Alloy Steel

All Saw Steel Is Not The Same

General Properties of Saw Blade Alloy Steel
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Do you ever wonder what goes into the steel saw body you buy from Peerless? What makes it stand up when it’s under stress from high temperature, shock or heavy loading? What characteristics does it offer that are unique? Really, what makes it better than any other brand of saw steel?

There’s really quite a story behind the selection and the logic for choosing the special alloy used in Peerless Saw bodies. First of all, we set out to supply our customers with the finest saw steel available in the world.  Our customers are supplying the tooling in some of the toughest industrial applications imaginable.  Quite often there are high temperatures, extreme shock, bending and all sorts of abuse that lesser qualities of steel just won’t take. We order a steel type designed to handle this kind of stress and abuse.

For more than fifty years, Peerless has used a high nickel, high carbon alloy tool steel. When comparing other alloys with carbon steels, Peerless saw steel provides additional strength, ductility and toughness. A close examination shows this alloy has a relatively high carbon content for cutting edge retention, nickel and molybdenum for toughness and chromium for corrosion resistance. This special grade tackles the challenges of industrial carbide tipped saw applications and maintains its strength and excellent abrasion resistance under high and low temperature operations.

What is an Alloy?

Alloy steel is a grade of steel in which one or more alloying elements have been purposely added or blended to give it special properties that cannot be obtained with a carbon steel. The elements of saw steel can be likened to a football team, where each player has a specific job to do. Let’s meet the players of the Peerless alloy team. The chemistry ‘line up’ is:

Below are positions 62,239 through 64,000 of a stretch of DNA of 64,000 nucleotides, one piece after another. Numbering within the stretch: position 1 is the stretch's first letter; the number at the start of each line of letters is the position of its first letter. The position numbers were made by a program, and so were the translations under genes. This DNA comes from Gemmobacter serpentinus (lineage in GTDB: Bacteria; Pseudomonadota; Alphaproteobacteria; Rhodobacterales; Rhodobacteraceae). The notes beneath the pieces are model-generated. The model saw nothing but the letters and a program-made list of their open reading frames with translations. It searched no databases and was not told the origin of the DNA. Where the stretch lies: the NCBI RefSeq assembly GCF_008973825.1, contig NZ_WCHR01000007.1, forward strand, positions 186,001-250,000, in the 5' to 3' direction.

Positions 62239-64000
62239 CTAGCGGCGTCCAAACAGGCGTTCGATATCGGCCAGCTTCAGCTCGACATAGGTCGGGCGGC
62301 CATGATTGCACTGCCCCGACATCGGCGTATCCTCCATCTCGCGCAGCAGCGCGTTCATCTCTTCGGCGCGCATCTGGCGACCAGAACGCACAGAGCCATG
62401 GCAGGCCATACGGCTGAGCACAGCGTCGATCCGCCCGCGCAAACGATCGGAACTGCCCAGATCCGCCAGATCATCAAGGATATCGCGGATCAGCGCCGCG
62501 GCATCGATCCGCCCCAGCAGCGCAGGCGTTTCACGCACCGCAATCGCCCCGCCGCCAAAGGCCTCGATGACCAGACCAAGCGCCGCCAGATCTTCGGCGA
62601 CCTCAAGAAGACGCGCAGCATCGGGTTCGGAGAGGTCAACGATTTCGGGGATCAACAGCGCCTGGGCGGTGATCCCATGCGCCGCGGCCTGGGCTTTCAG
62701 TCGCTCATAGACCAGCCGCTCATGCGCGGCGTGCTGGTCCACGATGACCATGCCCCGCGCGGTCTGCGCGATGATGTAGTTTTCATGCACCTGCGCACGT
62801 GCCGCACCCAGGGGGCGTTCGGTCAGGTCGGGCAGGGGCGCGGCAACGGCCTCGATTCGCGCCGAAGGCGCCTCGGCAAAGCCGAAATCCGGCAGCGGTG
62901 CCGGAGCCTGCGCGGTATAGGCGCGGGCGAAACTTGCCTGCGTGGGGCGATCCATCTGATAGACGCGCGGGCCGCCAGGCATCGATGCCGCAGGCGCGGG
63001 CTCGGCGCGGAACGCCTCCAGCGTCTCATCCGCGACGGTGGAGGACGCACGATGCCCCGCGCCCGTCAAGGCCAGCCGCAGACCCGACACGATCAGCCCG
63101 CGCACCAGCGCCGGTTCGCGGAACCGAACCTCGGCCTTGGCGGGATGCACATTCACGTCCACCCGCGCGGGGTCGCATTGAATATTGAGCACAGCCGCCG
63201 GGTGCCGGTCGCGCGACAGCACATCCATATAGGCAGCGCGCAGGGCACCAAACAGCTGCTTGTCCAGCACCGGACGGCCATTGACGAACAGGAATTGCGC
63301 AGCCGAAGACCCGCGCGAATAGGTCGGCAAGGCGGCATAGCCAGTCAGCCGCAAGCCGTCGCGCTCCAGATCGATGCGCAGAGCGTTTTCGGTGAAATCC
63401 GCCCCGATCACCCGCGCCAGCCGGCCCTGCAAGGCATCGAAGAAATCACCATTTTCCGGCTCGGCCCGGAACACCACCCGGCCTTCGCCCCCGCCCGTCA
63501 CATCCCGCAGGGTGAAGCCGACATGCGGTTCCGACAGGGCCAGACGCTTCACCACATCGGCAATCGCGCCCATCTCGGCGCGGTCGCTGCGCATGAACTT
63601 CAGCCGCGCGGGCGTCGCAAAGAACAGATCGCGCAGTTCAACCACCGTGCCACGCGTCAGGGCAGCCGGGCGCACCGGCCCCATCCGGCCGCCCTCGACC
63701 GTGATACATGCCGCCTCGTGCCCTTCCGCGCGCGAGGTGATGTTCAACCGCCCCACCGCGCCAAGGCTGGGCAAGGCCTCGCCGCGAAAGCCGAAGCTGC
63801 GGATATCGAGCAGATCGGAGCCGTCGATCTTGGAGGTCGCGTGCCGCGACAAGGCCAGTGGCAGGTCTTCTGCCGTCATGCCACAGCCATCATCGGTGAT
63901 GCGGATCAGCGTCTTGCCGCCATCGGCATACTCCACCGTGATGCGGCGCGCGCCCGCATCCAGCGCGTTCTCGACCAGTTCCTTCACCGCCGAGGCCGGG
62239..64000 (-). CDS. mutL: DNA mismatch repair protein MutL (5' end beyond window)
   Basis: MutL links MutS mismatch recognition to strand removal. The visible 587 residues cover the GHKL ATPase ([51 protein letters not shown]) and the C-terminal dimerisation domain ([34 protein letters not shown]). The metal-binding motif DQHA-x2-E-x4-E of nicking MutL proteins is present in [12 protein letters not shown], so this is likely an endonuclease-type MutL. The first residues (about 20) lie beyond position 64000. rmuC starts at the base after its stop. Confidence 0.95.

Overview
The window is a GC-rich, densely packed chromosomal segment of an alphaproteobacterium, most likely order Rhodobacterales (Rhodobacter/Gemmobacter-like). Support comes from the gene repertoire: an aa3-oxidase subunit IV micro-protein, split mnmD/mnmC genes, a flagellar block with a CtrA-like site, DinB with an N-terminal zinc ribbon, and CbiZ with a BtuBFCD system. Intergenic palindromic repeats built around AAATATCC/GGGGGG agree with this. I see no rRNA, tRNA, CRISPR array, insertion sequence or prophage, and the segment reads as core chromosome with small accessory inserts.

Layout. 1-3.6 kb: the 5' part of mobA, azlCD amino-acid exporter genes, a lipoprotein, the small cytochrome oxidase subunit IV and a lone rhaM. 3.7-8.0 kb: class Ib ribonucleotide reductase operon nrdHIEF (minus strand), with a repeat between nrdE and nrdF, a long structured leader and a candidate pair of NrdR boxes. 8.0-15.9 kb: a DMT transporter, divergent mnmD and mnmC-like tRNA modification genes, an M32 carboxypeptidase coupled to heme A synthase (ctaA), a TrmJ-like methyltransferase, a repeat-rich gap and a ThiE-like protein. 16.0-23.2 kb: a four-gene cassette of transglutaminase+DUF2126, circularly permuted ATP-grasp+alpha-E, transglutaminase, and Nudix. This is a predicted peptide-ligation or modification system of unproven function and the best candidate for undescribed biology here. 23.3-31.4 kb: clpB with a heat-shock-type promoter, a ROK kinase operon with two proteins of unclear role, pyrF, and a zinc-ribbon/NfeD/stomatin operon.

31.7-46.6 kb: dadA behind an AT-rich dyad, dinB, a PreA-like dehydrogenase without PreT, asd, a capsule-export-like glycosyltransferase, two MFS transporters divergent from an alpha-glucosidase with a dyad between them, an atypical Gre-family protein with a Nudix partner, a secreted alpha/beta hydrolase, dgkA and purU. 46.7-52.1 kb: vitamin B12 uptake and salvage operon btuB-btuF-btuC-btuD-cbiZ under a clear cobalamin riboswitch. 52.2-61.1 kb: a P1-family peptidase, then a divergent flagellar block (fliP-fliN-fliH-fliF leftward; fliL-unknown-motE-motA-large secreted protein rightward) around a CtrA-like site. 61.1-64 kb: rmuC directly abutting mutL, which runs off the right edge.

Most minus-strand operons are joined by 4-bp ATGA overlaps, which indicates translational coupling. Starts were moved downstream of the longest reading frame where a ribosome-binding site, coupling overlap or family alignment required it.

CARBON: Is present in practically all ferrous alloys and, like a quarterback, calls the play on hardness. It is the principal hardening element in steel, and as carbon is increased, the hardness of steel increases. Ductility and weldability decrease with increasing carbon.

NICKEL: This element’s toughness improves performance. It helps corrosion resistance and lessens distortion in quenching.

CHROMIUM: It’s like the blocking back fending off the attacks of corrosion. In this grade it also improves hardenability and resistance to wear and high temperatures.

MOLYBDENUM: Remember “moly” as the hard-nose element, small but tough. It promotes hardenability and close control during heat treatment.

MANGANESE: As Manganese increases in steel, so does tensile strength & durability.  Manganese also aids in hardenability.

Here is the chemical makeup of the Peerless 8670 alloy:

C = .64/.75,   Ni – .70/1.00,   Cr = .30/.50,   Mo = .05/.10,   Mn = .40/.60,   Si = .20/.35,   S & P = .025 max

To ensure a cleaner, sounder product, Peerless saw steel must be melted in electric furnaces. Only a few steel companies in the world can supply this special alloy. All follow our special recipe, which is custom made, not a standard AISI alloy. All must meet quality standards that include dimension of sheet, crown, thickness variation and certification of chemical analysis.